The Post-COVID Challenges Facing the Planning Profession
New data on consumer preferences and behaviors during COVID shows that the advisory firms face daunting challenges with respect to staffing, differentiation and – if they are private-equity backed – financing and maintaining profitability.
There are a lot of opinions about the health of the advisor profession and consumer/advisor relationships floating around, but not everybody is backing their words with actual data. Philip Palaveev, founder and CEO of The Ensemble Practice consulting firm, is a notable exception. He has been the author of the profession’s leading benchmarking studies for the last couple of decades (the Investment News profitability and compensation benchmarking reports). In his day job as leader of a consulting group, he helps advisory firm founders think through their decisions about how to share equity from founders to staff leaders, how to create compensation structures and partnership agreements, and how to formulate strategic planning initiatives.
With his G2 program, Palaveev gains additional insight, working to develop leadership skills with 100 younger advisor and staff leaders from around the country every year.
Recently, Palaveev authored two additional research reports, one which measured the financial growth of advisory firms during the 2021 COVID-impacted calendar year, and a very different survey that offered some insight into the complicated relationship between upscale consumers and the advisory profession. Both offer real quantitative data around issues on which there has been a great deal of speculation.
Opportunity and disappointment
Let’s start with the consumer survey, where 500 randomly selected individuals, all with annual personal pretax income of $100,000 or more, answered questions online. (Readers can download the report here) These are desirable clients for most financial services professionals. Yet one of the most interesting findings was that almost half (43.7%) have no current advisory relationship and have never had one. In all, only 32.4% of this sample of attractive prospects have any kind of relationship with an advisor.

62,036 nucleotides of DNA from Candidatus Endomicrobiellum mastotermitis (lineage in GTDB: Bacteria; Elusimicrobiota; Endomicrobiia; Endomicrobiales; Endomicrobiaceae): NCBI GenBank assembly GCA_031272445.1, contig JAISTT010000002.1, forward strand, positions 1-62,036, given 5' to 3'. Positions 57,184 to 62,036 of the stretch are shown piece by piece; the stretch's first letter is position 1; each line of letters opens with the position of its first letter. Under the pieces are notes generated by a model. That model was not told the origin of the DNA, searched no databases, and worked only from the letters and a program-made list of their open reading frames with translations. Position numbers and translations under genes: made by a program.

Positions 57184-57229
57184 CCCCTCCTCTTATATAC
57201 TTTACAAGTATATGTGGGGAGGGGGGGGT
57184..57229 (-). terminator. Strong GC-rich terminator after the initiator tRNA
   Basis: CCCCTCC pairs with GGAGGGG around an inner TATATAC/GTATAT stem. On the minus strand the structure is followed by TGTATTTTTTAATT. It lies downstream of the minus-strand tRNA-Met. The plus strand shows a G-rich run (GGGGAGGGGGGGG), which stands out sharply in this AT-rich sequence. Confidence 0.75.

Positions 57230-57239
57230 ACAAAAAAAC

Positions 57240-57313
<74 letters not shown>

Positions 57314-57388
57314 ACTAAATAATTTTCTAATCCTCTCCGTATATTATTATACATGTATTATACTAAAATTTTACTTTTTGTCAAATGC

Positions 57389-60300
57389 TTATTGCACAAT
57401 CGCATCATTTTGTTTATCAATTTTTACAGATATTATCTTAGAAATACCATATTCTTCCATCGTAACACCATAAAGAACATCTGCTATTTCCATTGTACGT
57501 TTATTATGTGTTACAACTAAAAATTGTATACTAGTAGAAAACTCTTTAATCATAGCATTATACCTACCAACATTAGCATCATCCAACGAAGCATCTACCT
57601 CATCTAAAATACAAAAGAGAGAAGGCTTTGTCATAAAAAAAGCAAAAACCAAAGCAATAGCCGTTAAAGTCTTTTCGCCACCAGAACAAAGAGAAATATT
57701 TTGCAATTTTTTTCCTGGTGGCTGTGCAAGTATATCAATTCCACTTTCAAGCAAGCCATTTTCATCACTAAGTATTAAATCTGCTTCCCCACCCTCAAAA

“That tells me that there is still a lot of opportunity in the marketplace,” says Palaveev. “A lot of consumers still have not experienced financial planning and financial advice. This data is consistent with the data from our Investment News survey,” he adds. “When we asked the question: Where do you get your clients? Advisory firms told us that at least half of their clients had been self-directed investors before coming to them.”
Responding to the same question, 23.9% reported that they had worked with an advisor in the past, but were not working with one now. “Sadly,” Palaveev commented in the report, “we have already disappointed many consumers, and it seems that it will not be easy to convince them to come back.” Of the disenchanted former clients, 25.7% reported a net worth between $1 million and $5 million, and another 24.2% reported a net worth between $500,000 and $1 million. Disappointment skewed a bit toward wealthier individuals.
Independent, fiduciary advisors reading this will smugly conclude that most of this shocking client attrition is coming from customers who were somehow mishandled by the aggressive sales tactics of a wirehouse broker. But the data doesn’t bear that out; the percentage of respondents who left what the survey called “large national brands” was, in fact, slightly lower than the percentage who left what the survey describes as “smaller, privately-owned firms.” The numbers are roughly comparable, but Palaveev notes that, if you look at the attrition for different types of advisors each year, none of the firms, historically, have reported losing more than 1-2% of their clients or customers. “My sense from looking at the data,” he says, “is that none of the channels are losing significant numbers of clients on a year-by-year basis.”
But… 23.9% of the total…? Palaveev’s explanation is that small, incremental attrition over time periods measured in decades tends to add up. “If a firm were to lose 2% of its client base, then after 20 years, there will be a significant number of former clients out there,” he says. The interesting question, to him, is: why aren’t they coming back? “We’re going to be doing more research into this in the fall,” he says.
Finding and choosing advisors
Turning to the respondents who do happen to be working with an advisor, the survey asked them to name the primary reason why they selected their firm over others. The leading response, with 18.3%, was that their current advisor had been recommended by a friend or family member. Another 9.4% selected an advisor who was recommended by their CPA or attorney, and 6.3% are working with a professional who was endorsed by their employer. Palaveev sees these aggregate responses as confirmation that referral marketing still ranks somewhere between important and crucial to organic growth.